The 9 Best Camping Spots in Florida
Surprise, surprise: Camping takes on a whole new meaning in the Sunshine State. Think acres of wide-open beaches, stunning ocean views and crystal-clear waters. If you’re looking for your next outdoorsy adventure, plan a visit to one of the nine best camping sites in Florida. (Pro tip: Pack ample bug spray and plan to camp between the months of October through March for a cooler and less-buggy experience.)
1. Long Key State Park
Encompassing nearly 1,000 acres along Long Key (one of the Florida Keys), this camping spot was once a favorite of wealthy socialites, celebrities and even U.S. presidents in the early 20th century. Today, this beachy state park is replete with kayaking, hiking, birding, fishing and snorkeling. If you decide to spend the night, Long Key offers tent-only oceanfront campsites overlooking the Florida Keys.
2. Myakka River State Park
One of Florida’s oldest and largest parks, Myakka River State Park centers around its namesake river, which flows through 58 square miles of wetlands, prairies and pinelands. It’s no surprise that boating, canoeing, kayaking and fishing are major here. There are miles of trails for hikers and bicyclists, too. With six campgrounds throughout the area, set up a tent around a fire pit and break out the s’mores. Oh, and while you’re there, make it a point to climb into Myakka’s palm tree canopy, which offers next-level views of the surrounding park.
3. Blackwater River State Park
Calling all Game of Thrones fans: Blackwater River State Park is a must-visit. Despite its name, this golden brown-hued river, which runs through Blackwater State Forest and the surrounding park. In fact, the forest is one of the largest contiguous longleaf pine/wiregrass areas remaining in the world—making it rarer than a tropical rainforest. Of course, campgrounds are a dime a dozen here. There are 30 different sites, each featuring electric service, potable water, RV hookups, picnic tables, fire rings and grills.
4. Cayo Costa Island State Park
Accessible only by boat or kayak, Cayo Costa Island State Park features nine miles of unobstructed beachfront paradise. Perfect for fishing, swimming, snorkeling and shelling, Cayo Costa is the epitome of Florida camping. With cabins and campsites lining the store, it doesn’t get any more picturesque than this.
5. Rainbow Springs State Park
Humans have been visiting Rainbow Springs for more than 10,000 years, featuring lush, mossy hammocks and man-made waterfalls. The clear, aqua-blue waters are a sight to be seen, serving as an ideal spot to cool off after exploring and hiking through the grounds. Enjoy the springs for a few days straight by camping on-site. Amenities include a campground store, showers and restrooms, a laundry facility (!!!) and a playground for the little ones.
6. Fort De Soto County Park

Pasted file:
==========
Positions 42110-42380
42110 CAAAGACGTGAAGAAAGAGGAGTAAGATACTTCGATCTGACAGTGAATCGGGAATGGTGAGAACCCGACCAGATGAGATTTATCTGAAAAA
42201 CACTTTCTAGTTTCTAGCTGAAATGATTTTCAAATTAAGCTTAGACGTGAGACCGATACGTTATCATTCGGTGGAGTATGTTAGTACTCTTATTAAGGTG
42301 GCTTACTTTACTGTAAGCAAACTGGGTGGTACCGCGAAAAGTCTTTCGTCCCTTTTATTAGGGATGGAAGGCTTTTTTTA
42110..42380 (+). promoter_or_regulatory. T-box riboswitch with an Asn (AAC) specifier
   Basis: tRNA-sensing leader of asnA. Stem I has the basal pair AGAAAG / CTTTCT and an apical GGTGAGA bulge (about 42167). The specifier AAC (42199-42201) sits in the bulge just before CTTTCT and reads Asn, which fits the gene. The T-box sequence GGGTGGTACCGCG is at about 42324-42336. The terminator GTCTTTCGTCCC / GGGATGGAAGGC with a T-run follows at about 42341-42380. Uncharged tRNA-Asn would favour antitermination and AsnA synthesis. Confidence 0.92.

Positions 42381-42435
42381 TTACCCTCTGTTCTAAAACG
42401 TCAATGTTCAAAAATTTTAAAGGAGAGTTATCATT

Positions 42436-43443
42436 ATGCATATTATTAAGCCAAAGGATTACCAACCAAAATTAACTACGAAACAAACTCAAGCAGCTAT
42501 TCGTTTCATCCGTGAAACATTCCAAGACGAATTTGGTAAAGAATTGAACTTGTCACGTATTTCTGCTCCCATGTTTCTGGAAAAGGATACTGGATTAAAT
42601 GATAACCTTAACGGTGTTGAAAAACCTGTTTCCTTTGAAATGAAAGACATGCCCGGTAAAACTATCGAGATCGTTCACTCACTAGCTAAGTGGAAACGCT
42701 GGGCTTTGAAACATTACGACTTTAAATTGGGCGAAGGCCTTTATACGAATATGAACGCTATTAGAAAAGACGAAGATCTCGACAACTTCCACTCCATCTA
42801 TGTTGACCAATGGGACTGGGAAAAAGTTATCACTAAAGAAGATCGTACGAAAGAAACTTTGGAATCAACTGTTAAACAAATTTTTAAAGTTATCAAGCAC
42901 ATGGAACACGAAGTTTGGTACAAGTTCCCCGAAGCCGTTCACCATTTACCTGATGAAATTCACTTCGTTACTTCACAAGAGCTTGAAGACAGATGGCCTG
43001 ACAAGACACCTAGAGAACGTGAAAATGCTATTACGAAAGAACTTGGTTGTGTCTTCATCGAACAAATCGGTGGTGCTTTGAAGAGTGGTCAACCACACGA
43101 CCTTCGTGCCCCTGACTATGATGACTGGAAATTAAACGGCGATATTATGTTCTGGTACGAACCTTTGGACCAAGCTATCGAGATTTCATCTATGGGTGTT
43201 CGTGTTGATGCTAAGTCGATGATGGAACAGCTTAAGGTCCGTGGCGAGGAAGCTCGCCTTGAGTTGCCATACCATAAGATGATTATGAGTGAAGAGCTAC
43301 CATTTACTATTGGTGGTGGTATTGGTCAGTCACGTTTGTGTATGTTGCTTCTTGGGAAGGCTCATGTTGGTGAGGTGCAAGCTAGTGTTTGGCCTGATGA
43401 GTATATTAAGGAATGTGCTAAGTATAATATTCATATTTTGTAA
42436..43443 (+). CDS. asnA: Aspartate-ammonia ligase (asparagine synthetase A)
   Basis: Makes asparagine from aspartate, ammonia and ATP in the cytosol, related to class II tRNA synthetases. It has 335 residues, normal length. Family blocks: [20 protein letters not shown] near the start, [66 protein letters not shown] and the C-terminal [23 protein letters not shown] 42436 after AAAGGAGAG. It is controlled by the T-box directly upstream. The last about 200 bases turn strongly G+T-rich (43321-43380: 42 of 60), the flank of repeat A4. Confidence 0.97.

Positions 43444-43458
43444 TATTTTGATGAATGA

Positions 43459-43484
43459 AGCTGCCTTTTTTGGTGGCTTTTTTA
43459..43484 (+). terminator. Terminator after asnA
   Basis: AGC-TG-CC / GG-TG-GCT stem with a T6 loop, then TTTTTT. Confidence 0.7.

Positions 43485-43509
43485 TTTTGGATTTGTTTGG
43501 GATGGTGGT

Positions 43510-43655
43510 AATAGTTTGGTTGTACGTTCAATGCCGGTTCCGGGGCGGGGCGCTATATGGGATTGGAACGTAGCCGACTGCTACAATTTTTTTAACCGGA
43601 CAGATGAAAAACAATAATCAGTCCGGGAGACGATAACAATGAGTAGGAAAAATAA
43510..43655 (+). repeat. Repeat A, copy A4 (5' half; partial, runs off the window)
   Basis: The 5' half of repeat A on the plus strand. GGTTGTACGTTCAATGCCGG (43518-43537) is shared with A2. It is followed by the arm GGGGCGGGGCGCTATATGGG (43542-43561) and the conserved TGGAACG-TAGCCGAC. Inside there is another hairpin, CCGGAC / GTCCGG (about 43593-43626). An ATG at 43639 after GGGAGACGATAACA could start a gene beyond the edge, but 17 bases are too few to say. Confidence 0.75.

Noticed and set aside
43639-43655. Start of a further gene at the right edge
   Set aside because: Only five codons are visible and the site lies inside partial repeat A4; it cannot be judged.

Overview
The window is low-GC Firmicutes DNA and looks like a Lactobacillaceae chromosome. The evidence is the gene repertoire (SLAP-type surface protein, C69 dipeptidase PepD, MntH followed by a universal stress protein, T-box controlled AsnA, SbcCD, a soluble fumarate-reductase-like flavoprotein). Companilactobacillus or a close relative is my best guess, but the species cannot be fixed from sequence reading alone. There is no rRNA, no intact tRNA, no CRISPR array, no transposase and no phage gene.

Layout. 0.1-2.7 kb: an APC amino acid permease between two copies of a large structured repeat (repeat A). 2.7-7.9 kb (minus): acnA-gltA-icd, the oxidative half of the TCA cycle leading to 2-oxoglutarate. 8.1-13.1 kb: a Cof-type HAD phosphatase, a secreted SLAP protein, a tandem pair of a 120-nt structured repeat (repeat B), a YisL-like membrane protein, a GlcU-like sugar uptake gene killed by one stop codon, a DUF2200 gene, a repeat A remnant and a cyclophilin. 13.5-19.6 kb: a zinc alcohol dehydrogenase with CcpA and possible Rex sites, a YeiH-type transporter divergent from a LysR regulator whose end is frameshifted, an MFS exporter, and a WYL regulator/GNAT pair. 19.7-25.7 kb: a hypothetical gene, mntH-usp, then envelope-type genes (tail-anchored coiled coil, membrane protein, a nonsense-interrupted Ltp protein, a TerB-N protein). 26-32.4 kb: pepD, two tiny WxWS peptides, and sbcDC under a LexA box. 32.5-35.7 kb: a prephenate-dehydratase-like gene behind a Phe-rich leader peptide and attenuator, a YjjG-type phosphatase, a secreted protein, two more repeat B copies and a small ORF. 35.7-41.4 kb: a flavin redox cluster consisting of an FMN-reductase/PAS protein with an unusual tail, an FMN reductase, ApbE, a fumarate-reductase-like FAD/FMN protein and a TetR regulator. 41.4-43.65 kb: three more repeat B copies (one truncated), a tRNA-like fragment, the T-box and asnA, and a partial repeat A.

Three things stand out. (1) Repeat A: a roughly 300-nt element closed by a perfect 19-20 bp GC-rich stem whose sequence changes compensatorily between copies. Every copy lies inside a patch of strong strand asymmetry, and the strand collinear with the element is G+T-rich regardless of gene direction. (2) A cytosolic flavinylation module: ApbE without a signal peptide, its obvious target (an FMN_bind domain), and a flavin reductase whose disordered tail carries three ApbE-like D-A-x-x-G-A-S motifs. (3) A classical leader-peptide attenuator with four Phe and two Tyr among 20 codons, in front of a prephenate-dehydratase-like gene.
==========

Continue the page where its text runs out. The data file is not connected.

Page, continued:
Featuring award-winning beaches, Fort De Soto is made up of five stunning islands covering more than 1,100 acres of land. Canoeing, kayaking, and hiking galore, this camping spot has something for everyone. There’s even a fort (hence the name) with artillery holds, cannons and firing galleys. Toward the top, check out sweeping views of the park and surrounding Tampa Bay.
7. Biscayne National Park
Did you know Miami-Dade County is home to the third largest park system in the nation? That’s right—there are more than 280 public green spaces ready for a visit. Among them is Biscayne National Park. It’s definitely not your average park, either. More than 90 percent of it lies underwater, preserving South Florida’s coastal barrier reefs. See for yourself with a tour on a glass-bottom boat, which begins at the park’s visitor center. You’ll marvel at manatees, sea turtles, limestone corals and thousands of other sea creatures. If you’re looking for camping, Elliott Key, which is the largest island in the park, offers ample campsites, picnicking areas and a hiking trail.
8. Bahia Honda State Park
Don’t have enough time to squeeze in a camping trip in the Keys? Head to Bahia Honda instead. This beachside park—covering more than 500 acres and with a view of an abandoned, historic bridge—is perfect for snorkeling, kayaking, tanning (with SPF) and boating. With more than 80 campsites, both tents and RV campers are welcome, with on-site restrooms and hot showers. Take it up a notch by booking a furnished cabin—but make note that reservations are required in advance.
9. Canaveral National Seashore
More than a dozen island campsites are available at Canaveral National Seashore. The best part? You can (and should!) coincide your visit with a rocket launch, as this park is notorious for serving up top-notch views of the NASA site.
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